# Lesson video

In progress...

Hello, my name is Mr. Clasper.

And today we're going to learn how to factorise a quadratic with a leading coefficient, which is greater than one.

Let's begin with a recap on expanding brackets by using a multiplication grid.

When we multiply two x by x, we get two x squared.

When we multiply five by x, we get five x, multiplying two x by three would give us six x, and when we multiply five by three, we get a constant of 15.

This would give us an expression of two x squared, plus five x, plus six x, plus 15.

However, when we simplify this, we can collect our like terms by adding six x and five x, which should give us 11x.

So our expression is two x squared plus 11x, plus 15.

Let's factorise this expression.

We know we need two numbers which have a product of five as this is the only way that we can generate our constant of five in the expression.

Looking at factor pairs of five.

We could only use the numbers one and five as five is a prime number.

So let's try this.

If we choose two x plus five and x plus one, this would give us two x squared, plus five x, plus two x, plus five.

However, when we add our like terms together, we get seven x and not 11x.

So this combination will not work.

Let's try it the other way round.

So if we multiply these two, we would get two x squared, plus x, plus 10x, plus five.

That would give us a total of 11x, which means that when we factorise this, we should get two x plus one all multiplied by x plus five.

Let's try another example.

This time we're looking for two numbers which have a product of 15.

So factor pairs of 15 will give us one and 15, or we could also use three and five.

So if we choose one and 15, this combination would give us two x squared plus x plus 30x plus 15.

However, when we simplify this, we will get 31x and not 13x.

So this combination is not going to work.

Let's try it the other way around.

So if we use this combination, we would get two x squared, plus 15x, plus two x, plus 15.

However, again, when we simplify, we do not get 13x, this time we would get 17x.

So one and 15 will not be suitable for this example.

Let's try three and five.

So if we try it in this order, we would get two x squared plus five x plus six x plus 15.

However, once again, we don't get 13x when we simplify.

Let's move the constant.

If we expand in this order, we would get two x squared, plus three x, plus 10x, plus 15.

And as we can see, we now have a sum of 13x.

So this means that our expression is equivalent to two x plus three all multiplied by x plus five.

Here's a question for you to try.

Pause the video to complete your task and resume once you're finished.

And here is the solution.

So when we look, we needed two numbers which have a product of 15, and we need to make a sum of 11x.

So that meant that our final answer was two x plus five multiplied by x plus three.

Here's another question for you to try.

Pause the video to complete your task, and resume once you're finished.

And here is your next solution.

So again, we needed two numbers with a product of 10, but we needed to generate 17x with our sum when collecting our like terms. So that meant our final answer was three x plus two and x plus five.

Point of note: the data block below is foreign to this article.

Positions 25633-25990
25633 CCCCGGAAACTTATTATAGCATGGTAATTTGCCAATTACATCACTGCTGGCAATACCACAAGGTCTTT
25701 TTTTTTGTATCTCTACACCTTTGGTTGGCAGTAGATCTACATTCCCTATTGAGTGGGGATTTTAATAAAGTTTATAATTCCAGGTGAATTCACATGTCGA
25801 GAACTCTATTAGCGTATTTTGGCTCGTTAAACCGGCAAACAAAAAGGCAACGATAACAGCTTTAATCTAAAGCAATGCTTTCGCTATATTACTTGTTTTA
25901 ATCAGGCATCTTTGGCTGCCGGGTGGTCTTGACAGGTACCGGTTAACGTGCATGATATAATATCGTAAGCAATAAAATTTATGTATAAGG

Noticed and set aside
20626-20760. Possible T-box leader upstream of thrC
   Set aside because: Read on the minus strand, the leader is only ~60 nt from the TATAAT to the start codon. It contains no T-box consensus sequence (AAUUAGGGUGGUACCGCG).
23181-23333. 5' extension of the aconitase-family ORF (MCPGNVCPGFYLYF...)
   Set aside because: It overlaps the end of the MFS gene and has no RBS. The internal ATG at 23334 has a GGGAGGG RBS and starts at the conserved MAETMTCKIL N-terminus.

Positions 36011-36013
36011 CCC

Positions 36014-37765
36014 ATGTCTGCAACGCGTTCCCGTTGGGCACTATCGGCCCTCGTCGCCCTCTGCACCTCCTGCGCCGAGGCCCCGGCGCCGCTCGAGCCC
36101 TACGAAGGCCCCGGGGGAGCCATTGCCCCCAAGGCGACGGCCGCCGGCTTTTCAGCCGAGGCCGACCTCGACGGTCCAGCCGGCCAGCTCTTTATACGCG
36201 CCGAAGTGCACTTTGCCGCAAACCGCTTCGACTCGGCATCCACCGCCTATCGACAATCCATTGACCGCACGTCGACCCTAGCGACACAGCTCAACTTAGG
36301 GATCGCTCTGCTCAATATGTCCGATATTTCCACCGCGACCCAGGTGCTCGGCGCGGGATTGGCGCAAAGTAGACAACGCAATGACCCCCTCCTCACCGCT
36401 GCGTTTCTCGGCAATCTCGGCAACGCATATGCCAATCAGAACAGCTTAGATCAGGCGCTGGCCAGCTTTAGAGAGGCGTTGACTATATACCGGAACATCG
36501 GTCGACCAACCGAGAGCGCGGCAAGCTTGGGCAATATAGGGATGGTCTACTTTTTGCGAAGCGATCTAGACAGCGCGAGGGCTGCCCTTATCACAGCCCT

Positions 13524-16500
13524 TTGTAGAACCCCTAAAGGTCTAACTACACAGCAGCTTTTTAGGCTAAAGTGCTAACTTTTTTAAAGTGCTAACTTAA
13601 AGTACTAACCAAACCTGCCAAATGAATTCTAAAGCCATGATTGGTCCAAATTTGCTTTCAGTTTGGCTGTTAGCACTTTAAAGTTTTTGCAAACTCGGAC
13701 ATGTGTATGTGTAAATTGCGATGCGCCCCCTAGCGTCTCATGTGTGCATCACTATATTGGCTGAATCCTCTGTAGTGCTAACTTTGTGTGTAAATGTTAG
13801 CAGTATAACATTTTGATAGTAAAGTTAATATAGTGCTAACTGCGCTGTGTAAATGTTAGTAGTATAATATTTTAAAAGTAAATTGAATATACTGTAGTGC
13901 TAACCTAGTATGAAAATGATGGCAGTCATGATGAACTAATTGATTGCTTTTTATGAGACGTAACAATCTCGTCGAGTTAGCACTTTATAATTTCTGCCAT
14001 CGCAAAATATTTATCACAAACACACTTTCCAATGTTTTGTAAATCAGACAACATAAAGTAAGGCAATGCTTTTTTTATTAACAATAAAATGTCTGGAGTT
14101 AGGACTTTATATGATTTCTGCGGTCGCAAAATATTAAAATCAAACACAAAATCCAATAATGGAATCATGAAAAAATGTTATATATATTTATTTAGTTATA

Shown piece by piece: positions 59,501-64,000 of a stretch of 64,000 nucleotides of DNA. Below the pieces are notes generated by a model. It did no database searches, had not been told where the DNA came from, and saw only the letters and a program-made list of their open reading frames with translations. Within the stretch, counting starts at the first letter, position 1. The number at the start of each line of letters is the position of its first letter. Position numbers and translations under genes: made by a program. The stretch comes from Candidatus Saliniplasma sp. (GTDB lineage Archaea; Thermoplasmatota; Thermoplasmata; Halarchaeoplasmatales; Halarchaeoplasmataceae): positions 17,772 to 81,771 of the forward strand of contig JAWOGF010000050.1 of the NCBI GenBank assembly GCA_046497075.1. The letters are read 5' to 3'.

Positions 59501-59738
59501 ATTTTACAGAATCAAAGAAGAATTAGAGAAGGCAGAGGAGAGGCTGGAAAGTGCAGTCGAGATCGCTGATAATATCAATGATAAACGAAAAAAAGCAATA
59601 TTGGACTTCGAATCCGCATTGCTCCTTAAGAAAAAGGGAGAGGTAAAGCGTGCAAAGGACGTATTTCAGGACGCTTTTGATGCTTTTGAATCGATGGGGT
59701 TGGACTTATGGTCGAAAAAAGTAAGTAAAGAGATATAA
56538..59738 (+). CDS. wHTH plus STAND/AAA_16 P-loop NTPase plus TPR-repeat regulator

Our next example involves negative numbers.

In this case, we're going to need two numbers which have a product of negative three.

So let's have a look at the factor pairs for negative three.

We could choose negative one and three, or we could choose positive one and negative three.

Let's try negative one and three.

So if we use them in this order, we would get two x squared minus x, plus six x, minus three.

However, when we simplify this, we would get five x and not minus x, which is what we want.

So this combination will not work.

Let's switch the numbers.

If we expand this way, we would get two x squared, plus three x, minus two x, minus three.

But again, this will give us a sum of one x, and we need negative x or negative one x.

This means that negative one and three are not the pair of constants that we need to use.

Let's try one and negative three.

So if we try one and negative three, when we expand we would get two x squared, plus x, minus six x, minus three.

However, when we simplify this, we would get two x squared, minus five x, minus three, which is not what we want as we need negative one x.

Lets switch the numbers one more time.

If we expand this where we would get two x squared, minus three x, plus two x, minus three, and we can see there that we also get a sum of negative one x.

So this is our correct answer.

Here's some questions for you to try.

Pause the video to complete your task, and resume once you're finished.

So if we look at part e when we factorise this we should get three x, minus one, multiplied by x plus two.

As we can see in the grid below.

And for part f we should get five x plus two, and x minus seven as our final response.

Here's another question for you to try.

Pause the video to complete your task, and resume once you're finished And here is the solution.

So looking into this question, we could have looked for some clues.

So for example, with the last expression on the left, six x plus one, multiplied by two x plus three.

This would have to have a constant of three when we expand it, which leaves us with only one option on the right hand side.

Pause the video to complete your task, and resume once you're finished.

And this is our solution.

So when we look at this, Ashraf is actually wrong because six x could also be generated by multiplying three x by two x.

And then if we use a multiplication grid, you would discover that when we factorise this, we actually get three x plus one, and two x plus five.

And that brings us nicely to the end of our lesson.

I hope you've enjoyed it.

Hopefully see you soon.